Northwest Suburban Guardianship Attorneys
How is a Guardian Appointed?
In order to be appointed as a guardian for a disabled person, a petition must be filed with the probate court identifying the alleged disabled person, (also referred to as the Respondent) and the proposed guardian. The petition must state that it is necessary to appoint a Guardian of the Person, Guardian of the Estate or Guardian of Person and Estate of the alleged disabled person. If the alleged disabled person has no assets or income then it is only necessary to have a Guardian of the Person appointed for the purpose of making health care decisions on behalf of the disabled person. In either case, the Petitioner must also provide a medical report completed by a physician that has examined the alleged disabled person within 90 days from the filing of the petition. Because adjudicating someone to be determined disabled limits the persons rights to control his or her own finances or health care or both, once the petition is filed, the alleged disabled person must be served with a copy of the petition with a guardianship summons that provides notice of the first court date. The alleged disabled person has the right to counsel and to fight the petition if he believes he doesn’t need a guardian. However, most cases are uncontested by the disabled person. Notice must also be sent to the closest living relatives of the Respondent of the proceedings.
After everybody is served, the probate judge will appoint a Guardian Ad Litem or GAL for the Respondent. The GAL is the attorney for the Respondent and is required to meet with the Respondent, consult with family and the Respondent’s physician to determine if, in fact, the Respondent is disabled requiring a guardian and whether the proposed guardian is appropriate. The GAL will prepare a report for the probate judge to consider on the hearing date. Depending on the health of the Respondent, he or she may not be required to be at the hearing and his appearance can be waived.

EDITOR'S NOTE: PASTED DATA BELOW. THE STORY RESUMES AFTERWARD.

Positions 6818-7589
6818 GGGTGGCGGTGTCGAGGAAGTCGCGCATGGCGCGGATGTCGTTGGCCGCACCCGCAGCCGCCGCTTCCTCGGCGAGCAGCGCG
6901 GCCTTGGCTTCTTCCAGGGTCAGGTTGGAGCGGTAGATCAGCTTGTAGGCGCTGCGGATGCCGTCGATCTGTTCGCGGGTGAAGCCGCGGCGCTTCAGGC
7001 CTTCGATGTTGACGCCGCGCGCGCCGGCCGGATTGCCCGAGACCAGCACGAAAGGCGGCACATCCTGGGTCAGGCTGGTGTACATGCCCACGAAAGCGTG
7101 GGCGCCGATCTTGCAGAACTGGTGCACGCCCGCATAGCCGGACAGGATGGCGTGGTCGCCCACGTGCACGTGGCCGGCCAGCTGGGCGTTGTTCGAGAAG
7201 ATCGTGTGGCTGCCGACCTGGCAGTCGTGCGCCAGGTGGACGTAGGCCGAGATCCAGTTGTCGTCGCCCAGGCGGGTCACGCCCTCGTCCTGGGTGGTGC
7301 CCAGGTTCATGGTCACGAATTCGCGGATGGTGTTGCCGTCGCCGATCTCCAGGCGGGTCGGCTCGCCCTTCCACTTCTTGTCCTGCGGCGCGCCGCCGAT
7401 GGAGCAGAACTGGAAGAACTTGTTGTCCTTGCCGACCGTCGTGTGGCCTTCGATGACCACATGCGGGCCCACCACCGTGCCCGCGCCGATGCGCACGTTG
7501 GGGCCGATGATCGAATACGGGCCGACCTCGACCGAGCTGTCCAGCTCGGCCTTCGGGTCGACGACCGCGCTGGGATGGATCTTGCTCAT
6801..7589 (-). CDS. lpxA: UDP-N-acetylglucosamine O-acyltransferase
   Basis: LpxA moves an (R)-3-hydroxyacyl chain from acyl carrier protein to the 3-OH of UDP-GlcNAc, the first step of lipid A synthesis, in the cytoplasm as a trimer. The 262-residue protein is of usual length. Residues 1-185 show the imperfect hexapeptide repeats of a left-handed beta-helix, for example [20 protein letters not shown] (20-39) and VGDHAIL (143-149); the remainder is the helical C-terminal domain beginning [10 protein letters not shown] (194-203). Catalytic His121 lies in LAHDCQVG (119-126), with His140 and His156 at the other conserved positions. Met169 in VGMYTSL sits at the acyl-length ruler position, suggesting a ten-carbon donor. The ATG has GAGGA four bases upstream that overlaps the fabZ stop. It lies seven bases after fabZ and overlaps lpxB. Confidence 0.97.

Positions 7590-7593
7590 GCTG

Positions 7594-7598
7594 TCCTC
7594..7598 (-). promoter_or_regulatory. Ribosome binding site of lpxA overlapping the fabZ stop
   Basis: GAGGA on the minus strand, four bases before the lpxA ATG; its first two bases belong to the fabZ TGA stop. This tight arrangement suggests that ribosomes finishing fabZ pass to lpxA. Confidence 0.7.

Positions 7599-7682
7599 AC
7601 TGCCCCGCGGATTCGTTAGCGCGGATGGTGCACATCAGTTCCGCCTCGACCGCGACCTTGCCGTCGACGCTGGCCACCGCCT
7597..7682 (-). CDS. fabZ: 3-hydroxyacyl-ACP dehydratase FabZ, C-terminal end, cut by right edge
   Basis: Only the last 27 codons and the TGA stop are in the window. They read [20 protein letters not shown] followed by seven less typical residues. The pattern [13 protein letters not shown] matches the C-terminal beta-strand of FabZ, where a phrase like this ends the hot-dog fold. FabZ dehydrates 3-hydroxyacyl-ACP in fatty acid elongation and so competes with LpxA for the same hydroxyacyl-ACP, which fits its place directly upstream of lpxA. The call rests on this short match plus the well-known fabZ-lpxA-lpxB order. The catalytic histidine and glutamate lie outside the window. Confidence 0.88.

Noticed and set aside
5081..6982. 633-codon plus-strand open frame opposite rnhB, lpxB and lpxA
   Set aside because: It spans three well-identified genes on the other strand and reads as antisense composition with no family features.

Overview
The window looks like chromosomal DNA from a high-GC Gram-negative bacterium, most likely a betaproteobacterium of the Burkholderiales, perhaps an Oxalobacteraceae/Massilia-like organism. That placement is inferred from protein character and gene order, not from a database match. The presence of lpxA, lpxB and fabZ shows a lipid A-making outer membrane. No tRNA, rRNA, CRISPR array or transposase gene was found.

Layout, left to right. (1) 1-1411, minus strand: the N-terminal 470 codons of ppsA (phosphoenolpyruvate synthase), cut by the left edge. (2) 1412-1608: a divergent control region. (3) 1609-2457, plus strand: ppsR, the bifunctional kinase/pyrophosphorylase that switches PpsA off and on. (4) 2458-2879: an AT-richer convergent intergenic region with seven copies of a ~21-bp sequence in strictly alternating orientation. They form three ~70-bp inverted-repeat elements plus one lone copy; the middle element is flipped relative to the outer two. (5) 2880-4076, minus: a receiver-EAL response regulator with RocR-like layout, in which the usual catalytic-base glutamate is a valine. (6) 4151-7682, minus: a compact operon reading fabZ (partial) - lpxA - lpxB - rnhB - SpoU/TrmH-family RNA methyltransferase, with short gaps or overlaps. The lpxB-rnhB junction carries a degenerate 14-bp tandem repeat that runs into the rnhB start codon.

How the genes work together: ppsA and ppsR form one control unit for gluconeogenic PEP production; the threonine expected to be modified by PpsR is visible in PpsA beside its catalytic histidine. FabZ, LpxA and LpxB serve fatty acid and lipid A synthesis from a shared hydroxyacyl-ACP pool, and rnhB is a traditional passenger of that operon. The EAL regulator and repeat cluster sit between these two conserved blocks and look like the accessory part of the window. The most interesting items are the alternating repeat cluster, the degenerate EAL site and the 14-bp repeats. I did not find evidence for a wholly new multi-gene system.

On the hearing date, provided there are no objections and the GAL agrees with the Petitioner, the judge will appoint the Guardian and the GAL will be discharged.
Disabled Persons Estates – Guardianship
In the State of Illinois, when an adult over the age of 18 is incapable of managing his or her own finances or make decisions regarding his or her own medical care due to illness or injury it may be necessary to have the person declared disabled and have a guardian appointed. If the alleged disable person previously executed a power of attorney it may be possible to avoid guardianship. However, without a power of attorney, sooner or later, financial institutions and health care professionals will require the appointment of a guardian.
Guardianships can involve extremely complex issues concerning finances and medical care. Furthermore, unlike decedent’s estates, guardianship estates are ALWAYS supervised by the probate judge and require court approval for every transaction involving the disabled person’s assets.
You should have an experienced probate/guardianship attorney assisting you with the process.
What are the Responsibilities of a Guardian?
If there is a Guardian of the Estate appointed, the Guardian must prepare an inventory of all of the disabled person’s property, real and personal. The disabled person is also referred to now as a Ward. The inventory must be filed and approved by the judge within 60 days from the date of the Guardian’s appointment. At the presentation for approval of the inventory the Guardian should also have a proposed budget for the next 12 months approved, and present any petitions necessary to approve certain expenditures and payment of certain debts of the Ward. Twelve months after the appointment and every year thereafter until the ward dies or the guardianship is terminated, the Guardian must file a Current Account with the court for approval. The Current Account must show all receipts and disbursements made during the previous 12 months. When the Ward dies a final account must be approved by the judge before the assets can be transferred to a decedent’s estate.
When there are no assets and there is only a Guardian of the Person, the Guardian is required to file a status report every year advising the court of the Ward’s health and living situation.